Centurion: South African captain Hashim Amla hit his third Test double century and Stiaan van Zyl made a hundred on debut before rain brought a premature end to the second day of the first Test on Thursday.
Stiaan van Zyl celebrates his ton yesterday. Pic:AP/PTI
Amla made 208 and the left-handed Van Zyl hit an unbeaten 101 as South Africa piled up 552 for five declared. But rain swept across SuperSport Park soon after the declaration, preventing a start to the West Indies first innings and denying Amla the chance to make inroads into the tourists' batting. "I wanted to get in 35 or 36 overs (to bowl) before the close," said Amla.
"When the declaration came, there were a possible 38 overs left in the day, but the weather had the final say. "We've done our bit to try and get as much time as possible to bowl. For us it's been a lovely two days. When we come out tomorrow we will have three days to try to get 20 wickets." It was another day of suffering for a depleted West Indian bowling attack.
Left-arm spinner Suleiman Benn took the only two wickets to fall on Thursday, dismissing AB de Villiers for 152 and having Amla caught on the long-on boundary. In between, Amla and Van Zyl put on 155 off 37 overs for the fifth wicket, while Benn was forced to toil for 46 overs and conceded a total of 148 runs.
The West Indies were without fast bowler Kemar Roach, who left the field on Monday afternoon after injuring his right ankle. A team spokesman said scans had revealed no significant damage but it was hoped he would be able to bowl later in the match. Roach's injury left the tourists with only three front-line bowlers, with Jerome Taylor and Sheldon Cottrell providing pace and Benn needing to tie up one end with spin.
And the West Indies were unable to prevent the total from mounting steadily, despite captain Denesh Ramdin setting defensive fields. There was early success when De Villiers sliced a flighted delivery from Benn to Jerome Blackwood at point, ending a South African Test fourth-wicket record partnership of 308 with Amla.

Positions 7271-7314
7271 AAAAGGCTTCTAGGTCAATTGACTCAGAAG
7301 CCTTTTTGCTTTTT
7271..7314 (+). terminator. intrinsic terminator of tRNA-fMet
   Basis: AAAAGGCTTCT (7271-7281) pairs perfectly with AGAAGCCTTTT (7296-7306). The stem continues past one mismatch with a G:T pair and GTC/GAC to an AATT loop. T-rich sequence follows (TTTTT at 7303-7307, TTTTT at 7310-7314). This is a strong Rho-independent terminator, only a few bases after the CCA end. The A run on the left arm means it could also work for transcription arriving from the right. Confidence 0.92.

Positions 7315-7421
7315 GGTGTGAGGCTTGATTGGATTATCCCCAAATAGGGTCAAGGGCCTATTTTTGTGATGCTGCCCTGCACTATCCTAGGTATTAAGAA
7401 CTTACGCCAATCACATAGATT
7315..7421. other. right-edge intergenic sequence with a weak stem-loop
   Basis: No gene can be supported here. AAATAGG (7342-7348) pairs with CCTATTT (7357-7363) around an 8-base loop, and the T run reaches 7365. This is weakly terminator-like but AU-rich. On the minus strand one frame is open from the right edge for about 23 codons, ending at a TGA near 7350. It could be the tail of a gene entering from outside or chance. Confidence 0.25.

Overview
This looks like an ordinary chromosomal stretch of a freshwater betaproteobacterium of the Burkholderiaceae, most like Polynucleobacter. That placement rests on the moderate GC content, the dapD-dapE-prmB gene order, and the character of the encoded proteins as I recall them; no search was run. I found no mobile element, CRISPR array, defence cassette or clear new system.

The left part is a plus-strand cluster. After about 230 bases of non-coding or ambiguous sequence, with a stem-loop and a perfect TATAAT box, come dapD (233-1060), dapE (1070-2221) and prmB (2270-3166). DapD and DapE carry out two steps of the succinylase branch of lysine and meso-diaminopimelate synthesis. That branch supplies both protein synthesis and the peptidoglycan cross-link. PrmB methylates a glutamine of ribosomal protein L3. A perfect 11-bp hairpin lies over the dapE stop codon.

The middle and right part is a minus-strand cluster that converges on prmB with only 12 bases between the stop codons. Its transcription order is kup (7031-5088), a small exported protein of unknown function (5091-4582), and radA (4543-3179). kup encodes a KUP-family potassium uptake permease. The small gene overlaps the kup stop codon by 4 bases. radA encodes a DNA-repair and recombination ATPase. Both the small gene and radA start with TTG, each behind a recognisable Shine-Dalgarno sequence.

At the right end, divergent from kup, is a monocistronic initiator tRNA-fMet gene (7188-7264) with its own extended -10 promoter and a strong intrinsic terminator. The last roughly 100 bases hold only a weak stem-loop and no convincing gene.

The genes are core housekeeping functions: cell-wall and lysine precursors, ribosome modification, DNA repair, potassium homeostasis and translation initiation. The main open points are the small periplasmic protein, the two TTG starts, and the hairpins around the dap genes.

The pair had come together at 57 for three after all three wickets fell without a run being added. Van Zyl started cautiously and was troubled by the tall Benn early on, giving a sharp, low chance to Kraigg Brathwaite at leg gully when he had two. But he quickly settled in and played some handsome drives on the off side as he reached a maiden Test half-century off 74 balls with eight fours.
He went to his century off 129 balls, adding seven more boundaries, becoming only the fifth South African to make a hundred on Test debut. It was an impressive innings but the quality of the bowling and fielding was at times some way short of international standard.
Van Zyl admitted to mixed emotions as he strapped on his pads at the fall of the third wicket and then sat through the Amla-De Villiers stand. When he finally got out to the middle almost a day later, he said he reminded himself: "It's a big stage but it's still a cricket ball that's coming to me. The platform built by Hashim and AB took the pressure off me and enabled me to play my game."
Amla, who had a remarkable escape on Wednesday when a ball from Roach brushed his off stump but did not dislodge a bail when his score was on 25, was content to let Van Zyl play the dominant role. He had a let-off on 180 when he flicked Taylor to midwicket, where Blackwood leapt high and got both hands to the ball but could not hold on.
Amla's two previous Test double centuries, including a South African record 311 not out against England at The Oval in 2012, were made overseas. His first home double century -- in his first Test as captain in South Africa -- was a Test record for Centurion, beating the 201 not out by Jacques Kallis against India in 2010/11.